Simply, to have a community at all. To preserve the country we have on loan from our children, the resources of land, water and air that are our heritage, resources that we have a responsibility to protect if we want to preserve a decent quality of life for ourselves and others into an environmentally-uncertain future.

This project should have been dismissed out of hand, right from the start. The fact it went far enough to result in a NAFTA arbitration hearing shows our environmental-assessment rules were (and still are) laughably weak.

When Canadians are confronted with the kind of corporate greed that allows others elsewhere to profit from the misery of the people who live where the damage is done, we need to demonstrate that while this might work in other places, it does not work here.

Or, at least, not at the moment. I am concerned that the blatant disregard for similar “community values” reflected in pipeline decisions shows the federal government still has moral lessons to learn.

I worry that it will trade away Digby Neck, after all, to dodge the NAFTA ruling.

But those communities whose values were finally respected were originally created by people who knew that loyalty and respect come at a price. They were United Empire Loyalists, who lost everything because of the American revolution.

Faced with the same thing happening 200 years later, their descendants were not going to let it happen again. Nor should we.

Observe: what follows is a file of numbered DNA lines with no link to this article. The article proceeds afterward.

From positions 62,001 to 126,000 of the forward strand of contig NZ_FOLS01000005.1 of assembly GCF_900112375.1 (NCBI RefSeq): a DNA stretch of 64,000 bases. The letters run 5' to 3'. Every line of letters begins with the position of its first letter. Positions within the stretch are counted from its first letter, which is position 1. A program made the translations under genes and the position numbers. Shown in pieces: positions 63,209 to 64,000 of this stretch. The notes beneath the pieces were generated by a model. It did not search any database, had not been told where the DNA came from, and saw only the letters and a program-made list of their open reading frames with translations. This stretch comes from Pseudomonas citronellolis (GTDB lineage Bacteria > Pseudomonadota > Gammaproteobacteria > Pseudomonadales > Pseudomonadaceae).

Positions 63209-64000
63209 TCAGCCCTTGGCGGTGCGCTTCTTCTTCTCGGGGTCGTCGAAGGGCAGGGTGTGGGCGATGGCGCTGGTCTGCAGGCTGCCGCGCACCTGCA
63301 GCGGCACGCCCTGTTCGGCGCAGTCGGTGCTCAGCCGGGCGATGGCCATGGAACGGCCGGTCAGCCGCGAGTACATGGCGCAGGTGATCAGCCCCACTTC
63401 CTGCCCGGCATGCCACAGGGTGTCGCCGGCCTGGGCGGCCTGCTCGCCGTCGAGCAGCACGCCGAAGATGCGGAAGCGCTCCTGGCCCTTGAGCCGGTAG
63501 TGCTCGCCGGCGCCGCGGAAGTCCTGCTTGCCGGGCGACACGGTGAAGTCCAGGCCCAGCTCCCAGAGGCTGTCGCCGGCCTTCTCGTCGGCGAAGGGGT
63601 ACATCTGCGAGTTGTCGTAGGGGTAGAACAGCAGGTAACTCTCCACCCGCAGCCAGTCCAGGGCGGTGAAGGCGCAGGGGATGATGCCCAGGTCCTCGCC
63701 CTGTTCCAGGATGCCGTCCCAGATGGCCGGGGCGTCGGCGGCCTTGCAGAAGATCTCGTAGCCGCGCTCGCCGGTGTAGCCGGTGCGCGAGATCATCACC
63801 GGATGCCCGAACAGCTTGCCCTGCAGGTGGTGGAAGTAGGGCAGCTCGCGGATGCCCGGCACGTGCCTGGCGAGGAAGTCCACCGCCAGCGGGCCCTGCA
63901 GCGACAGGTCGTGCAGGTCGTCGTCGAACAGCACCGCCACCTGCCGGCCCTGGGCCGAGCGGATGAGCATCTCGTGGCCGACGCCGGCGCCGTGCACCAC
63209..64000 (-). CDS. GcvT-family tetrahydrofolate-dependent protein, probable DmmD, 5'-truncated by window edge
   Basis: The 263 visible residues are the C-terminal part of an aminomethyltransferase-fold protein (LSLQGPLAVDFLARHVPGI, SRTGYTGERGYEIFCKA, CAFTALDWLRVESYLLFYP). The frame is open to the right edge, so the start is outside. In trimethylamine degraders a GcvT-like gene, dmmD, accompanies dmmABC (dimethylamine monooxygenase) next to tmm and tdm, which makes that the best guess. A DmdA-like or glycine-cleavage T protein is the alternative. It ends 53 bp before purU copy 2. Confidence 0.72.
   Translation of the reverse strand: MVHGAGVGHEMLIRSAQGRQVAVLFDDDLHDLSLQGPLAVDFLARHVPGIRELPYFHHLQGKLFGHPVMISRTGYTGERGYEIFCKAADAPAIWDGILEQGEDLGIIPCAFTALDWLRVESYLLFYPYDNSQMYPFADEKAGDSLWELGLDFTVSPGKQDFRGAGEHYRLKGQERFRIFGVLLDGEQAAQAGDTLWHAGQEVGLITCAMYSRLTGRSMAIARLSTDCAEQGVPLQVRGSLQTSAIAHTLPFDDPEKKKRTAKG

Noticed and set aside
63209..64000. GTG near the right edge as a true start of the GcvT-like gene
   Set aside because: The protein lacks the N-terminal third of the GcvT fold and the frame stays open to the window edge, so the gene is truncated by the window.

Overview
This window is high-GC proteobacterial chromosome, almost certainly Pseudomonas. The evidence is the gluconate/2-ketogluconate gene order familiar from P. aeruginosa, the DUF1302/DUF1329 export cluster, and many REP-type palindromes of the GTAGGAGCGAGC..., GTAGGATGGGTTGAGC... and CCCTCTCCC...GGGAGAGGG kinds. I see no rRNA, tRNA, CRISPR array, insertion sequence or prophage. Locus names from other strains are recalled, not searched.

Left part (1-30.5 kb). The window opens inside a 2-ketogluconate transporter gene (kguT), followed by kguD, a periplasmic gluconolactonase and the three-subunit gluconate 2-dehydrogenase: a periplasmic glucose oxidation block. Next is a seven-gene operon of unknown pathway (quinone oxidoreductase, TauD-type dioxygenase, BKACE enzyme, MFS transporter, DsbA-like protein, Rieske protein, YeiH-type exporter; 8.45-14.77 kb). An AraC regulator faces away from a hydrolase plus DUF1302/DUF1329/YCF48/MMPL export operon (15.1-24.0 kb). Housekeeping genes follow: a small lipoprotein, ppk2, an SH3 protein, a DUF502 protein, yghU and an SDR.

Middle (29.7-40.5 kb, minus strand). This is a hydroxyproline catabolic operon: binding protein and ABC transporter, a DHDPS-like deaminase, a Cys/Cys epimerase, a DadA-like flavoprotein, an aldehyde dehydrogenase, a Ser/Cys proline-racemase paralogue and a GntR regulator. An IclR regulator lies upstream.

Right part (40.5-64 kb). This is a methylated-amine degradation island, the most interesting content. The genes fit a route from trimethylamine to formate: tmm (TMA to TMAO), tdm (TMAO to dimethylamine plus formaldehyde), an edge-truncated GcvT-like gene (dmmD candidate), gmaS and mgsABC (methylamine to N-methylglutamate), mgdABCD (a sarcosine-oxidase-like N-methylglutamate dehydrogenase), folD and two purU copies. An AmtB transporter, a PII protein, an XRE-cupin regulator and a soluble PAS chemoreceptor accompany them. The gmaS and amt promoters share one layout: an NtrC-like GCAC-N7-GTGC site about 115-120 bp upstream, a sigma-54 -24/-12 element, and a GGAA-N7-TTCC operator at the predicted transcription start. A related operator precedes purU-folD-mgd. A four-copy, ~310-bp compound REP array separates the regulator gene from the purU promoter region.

Peter Denton is a descendant of United Empire Loyalists who settled in the communities of Little River, White Cove and Sandy Cove, Nova Scotia.

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The Gift

Looking out toward the Ngong Hills, where Karen Blixen began to write Out of Africa

Sitting at the millstone table where Karen Blixen wrote Out of Africa, I looked out at the Ngong Hills she loved, hazy in the distance.

I saw the movie in 1985, before I read the book. Africa had always been an exotic National Geographic place, far removed from my experience growing up on the flat Manitoba prairie.

Yet her stories somehow struck a deep chord in me.

We say writing is a gift, as though it is a personality trait. The real gift lies in what is written, offered freely to an invisible audience scattered across time and space.

Unlike the probabilities that otherwise shape our lives, there is no calculation to a gift – how could there be? A true gift is unexpected, unpredicted, something that appears out of nowhere.

It may only be accepted – a dangerous thing to do, because accepting a gift creates a new relationship, bursting with unpredictable possibilities.

When it comes to writing, the ideas shared between author and reader for the first time are just as full of such possibilities.

Fast-forward several decades after reading Blixen’s book. Having taught students for years that individuals can change the world by their choices, I made one myself: I wrote my own book, on sustainability.

It should have been called Into Africa, because twelve months to the day after I got the publisher’s offer in 2012, I was in Nairobi having a private conversation with the President of the Governing Council of the United Nations Environment Programme (UNEP) – from Sudan – to whom I had given a copy. We talked about UNEP’s role in caring for the planet on behalf of the United Nations, Muslim-Christian relations – and my book.

It deals with how a gift changes everything by the unexpected possibilities it creates. The book certainly did this for me, because its publication led to my election in Washington, DC, as a civil society representative to UNEP. Weeks later, I was on a plane to UNEP’s annual global meeting at its headquarters in Kenya.

It was a whirlwind time for me in Nairobi, working together with other civil society representatives to influence government delegates, from countries all around the world, to make better decisions about our environment.